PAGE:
Konfir Kabo was born in Makassar, Sulawesi, on 1 October 1973. He spent his childhood years in the port city, before moving to Australia for high school. Kabo then went on to study law, with the aim of helping migrants coming to Australia.
“I did not plan to be a lawyer, but when I finished high school I got into law. I then started working for NA Young and Co Solicitors and decided to open my own firm in 2001 (called Konfir Kabo Migration Lawyer at that time) as I saw a lot of migrants that required assistance,” explains Kabo.
Kabo faced many challenges opening his own business, none more so than trying to understand how to run a business in Australia. However, he persevered and has gone on to build Kabo Lawyers into a successful migration law firm. The secret he says is, “hard work, not being afraid to ask questions and not being afraid of failures.”
Besides running his own law firm, Kabo is also a budding filmmaker having already made two films. “At the moment, it is still a learning experience, I think I will be able to tell you a bit more once we have released the second movie, Tujuh Bidadari (Seven Angels) in Jakarta on 25 October 2018,” explains Kabo modestly.
He also contributes a lot to the Indonesian community in Melbourne, being a long-term supporter of a number of community events and of OZIP magazine. “I think it is my duty as an Indonesian to contribute to the community as we are a small community here and we have to work together,” explains Kabo. He doesn’t see his contribution as “giving back” to the Indonesian community but rather as just being part of the community.
Kabo thinks the willingness of Indonesians to contribute and volunteer as well as the curiosity of Australians towards Indonesian culture are two of the key strengths of the community here in Australia. He thinks “a common long term vision on what we can achieve here together in Australia” is the key to making the community even stronger.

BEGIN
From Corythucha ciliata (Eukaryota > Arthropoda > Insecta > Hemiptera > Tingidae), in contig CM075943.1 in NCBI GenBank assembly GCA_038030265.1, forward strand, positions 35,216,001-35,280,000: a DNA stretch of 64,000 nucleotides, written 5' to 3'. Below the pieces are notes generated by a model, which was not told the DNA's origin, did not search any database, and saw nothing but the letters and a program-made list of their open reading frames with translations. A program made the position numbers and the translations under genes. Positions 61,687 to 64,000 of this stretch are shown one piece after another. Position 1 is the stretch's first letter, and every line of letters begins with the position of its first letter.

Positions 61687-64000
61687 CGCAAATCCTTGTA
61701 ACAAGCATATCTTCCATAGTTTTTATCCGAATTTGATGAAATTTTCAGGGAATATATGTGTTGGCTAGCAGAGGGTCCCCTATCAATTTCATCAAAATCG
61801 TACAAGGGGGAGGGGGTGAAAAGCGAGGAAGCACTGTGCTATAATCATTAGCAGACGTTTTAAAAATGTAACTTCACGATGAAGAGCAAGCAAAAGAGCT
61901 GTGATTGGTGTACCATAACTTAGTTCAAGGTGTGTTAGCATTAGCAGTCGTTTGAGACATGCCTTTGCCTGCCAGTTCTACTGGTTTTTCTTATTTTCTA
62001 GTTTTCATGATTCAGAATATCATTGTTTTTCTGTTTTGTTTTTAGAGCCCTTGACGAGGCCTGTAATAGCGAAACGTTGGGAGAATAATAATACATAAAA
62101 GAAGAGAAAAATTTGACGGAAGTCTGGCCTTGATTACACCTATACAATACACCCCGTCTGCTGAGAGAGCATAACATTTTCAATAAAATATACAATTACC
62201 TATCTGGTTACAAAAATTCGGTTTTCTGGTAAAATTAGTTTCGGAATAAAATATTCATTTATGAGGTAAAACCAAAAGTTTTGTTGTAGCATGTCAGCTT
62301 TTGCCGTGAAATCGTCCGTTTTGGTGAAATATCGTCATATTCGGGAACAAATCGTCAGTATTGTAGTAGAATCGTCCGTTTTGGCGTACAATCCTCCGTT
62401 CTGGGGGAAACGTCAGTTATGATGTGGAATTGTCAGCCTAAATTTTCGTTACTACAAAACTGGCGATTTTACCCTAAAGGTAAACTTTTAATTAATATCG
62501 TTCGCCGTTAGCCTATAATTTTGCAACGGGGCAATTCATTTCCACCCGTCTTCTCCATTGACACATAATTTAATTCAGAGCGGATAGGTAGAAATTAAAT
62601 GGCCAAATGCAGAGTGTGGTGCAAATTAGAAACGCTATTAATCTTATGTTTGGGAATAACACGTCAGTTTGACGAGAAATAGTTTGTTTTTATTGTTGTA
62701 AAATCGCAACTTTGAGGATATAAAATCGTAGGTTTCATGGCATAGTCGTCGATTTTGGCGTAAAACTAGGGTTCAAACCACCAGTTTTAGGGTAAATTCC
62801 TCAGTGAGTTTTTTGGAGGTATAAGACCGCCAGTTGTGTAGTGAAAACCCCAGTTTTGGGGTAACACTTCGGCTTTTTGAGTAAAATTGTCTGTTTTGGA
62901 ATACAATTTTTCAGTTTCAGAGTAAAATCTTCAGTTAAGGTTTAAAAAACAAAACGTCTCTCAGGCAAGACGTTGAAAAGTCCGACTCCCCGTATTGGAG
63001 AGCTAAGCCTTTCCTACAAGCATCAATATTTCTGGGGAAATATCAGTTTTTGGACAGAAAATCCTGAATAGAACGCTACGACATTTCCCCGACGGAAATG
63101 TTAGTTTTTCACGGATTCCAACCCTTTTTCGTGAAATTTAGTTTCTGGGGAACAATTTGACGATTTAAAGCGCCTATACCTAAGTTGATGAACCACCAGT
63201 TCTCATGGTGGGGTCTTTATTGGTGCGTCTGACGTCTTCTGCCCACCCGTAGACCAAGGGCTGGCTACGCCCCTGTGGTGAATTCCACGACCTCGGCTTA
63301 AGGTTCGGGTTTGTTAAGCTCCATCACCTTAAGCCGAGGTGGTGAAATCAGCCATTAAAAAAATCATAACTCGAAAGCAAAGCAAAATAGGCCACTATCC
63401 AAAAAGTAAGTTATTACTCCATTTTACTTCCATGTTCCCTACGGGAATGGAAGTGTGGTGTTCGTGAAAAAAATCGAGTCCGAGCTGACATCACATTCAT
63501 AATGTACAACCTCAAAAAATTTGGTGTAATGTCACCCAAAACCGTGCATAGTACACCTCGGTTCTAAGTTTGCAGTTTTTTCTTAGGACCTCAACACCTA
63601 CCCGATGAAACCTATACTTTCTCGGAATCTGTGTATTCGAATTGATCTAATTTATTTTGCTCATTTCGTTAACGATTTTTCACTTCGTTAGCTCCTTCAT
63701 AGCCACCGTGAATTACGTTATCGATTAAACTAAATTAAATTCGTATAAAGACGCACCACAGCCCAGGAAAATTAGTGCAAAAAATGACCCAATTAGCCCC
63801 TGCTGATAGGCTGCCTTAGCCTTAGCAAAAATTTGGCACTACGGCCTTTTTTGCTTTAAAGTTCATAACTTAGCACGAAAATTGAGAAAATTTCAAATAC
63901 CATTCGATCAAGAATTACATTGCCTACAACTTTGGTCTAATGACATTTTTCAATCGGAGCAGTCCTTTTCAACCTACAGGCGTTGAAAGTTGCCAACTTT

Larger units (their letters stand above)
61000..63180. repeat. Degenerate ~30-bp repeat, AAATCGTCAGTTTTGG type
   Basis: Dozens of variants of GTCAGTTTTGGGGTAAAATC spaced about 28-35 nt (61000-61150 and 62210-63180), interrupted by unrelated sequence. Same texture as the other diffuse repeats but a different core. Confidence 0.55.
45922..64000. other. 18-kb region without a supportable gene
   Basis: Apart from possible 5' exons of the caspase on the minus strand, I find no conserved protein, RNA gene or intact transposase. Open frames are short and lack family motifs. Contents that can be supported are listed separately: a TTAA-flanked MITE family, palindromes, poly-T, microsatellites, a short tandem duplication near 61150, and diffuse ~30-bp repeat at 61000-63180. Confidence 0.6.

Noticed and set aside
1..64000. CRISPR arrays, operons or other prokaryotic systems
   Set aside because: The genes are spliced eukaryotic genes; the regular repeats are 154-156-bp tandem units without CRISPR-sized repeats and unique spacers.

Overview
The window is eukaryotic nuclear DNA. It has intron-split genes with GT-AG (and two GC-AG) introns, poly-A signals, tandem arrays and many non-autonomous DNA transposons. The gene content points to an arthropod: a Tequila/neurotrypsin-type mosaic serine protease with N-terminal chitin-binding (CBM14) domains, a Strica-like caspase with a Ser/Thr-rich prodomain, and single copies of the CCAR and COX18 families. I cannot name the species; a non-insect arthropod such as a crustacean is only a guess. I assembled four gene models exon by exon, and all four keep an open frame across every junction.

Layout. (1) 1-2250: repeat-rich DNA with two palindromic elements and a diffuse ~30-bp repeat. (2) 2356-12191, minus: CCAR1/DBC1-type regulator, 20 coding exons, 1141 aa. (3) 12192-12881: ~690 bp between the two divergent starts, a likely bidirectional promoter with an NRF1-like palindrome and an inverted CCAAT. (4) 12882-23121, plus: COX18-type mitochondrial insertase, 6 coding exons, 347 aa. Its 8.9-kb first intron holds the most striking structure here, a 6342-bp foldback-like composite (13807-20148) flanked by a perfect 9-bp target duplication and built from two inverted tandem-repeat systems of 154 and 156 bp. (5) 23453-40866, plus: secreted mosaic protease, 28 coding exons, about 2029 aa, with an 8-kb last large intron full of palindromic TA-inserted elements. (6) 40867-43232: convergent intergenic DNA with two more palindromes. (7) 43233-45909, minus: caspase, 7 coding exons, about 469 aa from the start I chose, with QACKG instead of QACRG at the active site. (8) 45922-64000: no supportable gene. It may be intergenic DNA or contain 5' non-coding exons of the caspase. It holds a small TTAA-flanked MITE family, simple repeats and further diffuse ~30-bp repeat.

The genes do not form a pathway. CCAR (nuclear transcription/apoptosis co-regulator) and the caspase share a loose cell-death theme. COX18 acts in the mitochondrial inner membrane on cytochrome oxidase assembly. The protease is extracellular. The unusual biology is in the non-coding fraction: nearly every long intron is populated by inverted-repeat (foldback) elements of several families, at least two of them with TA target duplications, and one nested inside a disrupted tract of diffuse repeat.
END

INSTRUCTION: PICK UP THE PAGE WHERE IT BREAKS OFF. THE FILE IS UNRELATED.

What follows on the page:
Kabo values Indonesian Independence Day (Hari Kemerdekaan) as a significant and important expression of Indonesian Nationalism, and looks forward to the upcoming celebrations around Melbourne.
“I am a mix of ethnic Chinese, Bugis and Makassan, and identify myself as an Indonesian. There is certainly no border around my ancestry, only recognition of heritage and history. The same can be said about Nationalism, border does not define it, the heart does,” states Kabo. Having lived in Australia for over 30 years, Kabo identifies Melbourne as his home and the home of his family. Nevertheless, Indonesia remains an important part of his life and what he calls his “conceptual home”.
Kabo’s expectation for Indonesia in the near future?
“I don’t have any expectations, but more hopes and prayers for prosperity for the people through economic achievements and security for all races and religions through law and political stability.”
Konfir Kabo is married to Monica Lim and has two boys, Kaeden (aged 15) and Maxell (aged 12). You can get in contact with Kabo by emailing [email protected] for details. Kabo plans to continue to build the business, having recently moved Kabo Lawyers to a new office at Level 23, 360 Collins Street.
Text: Tim Flicker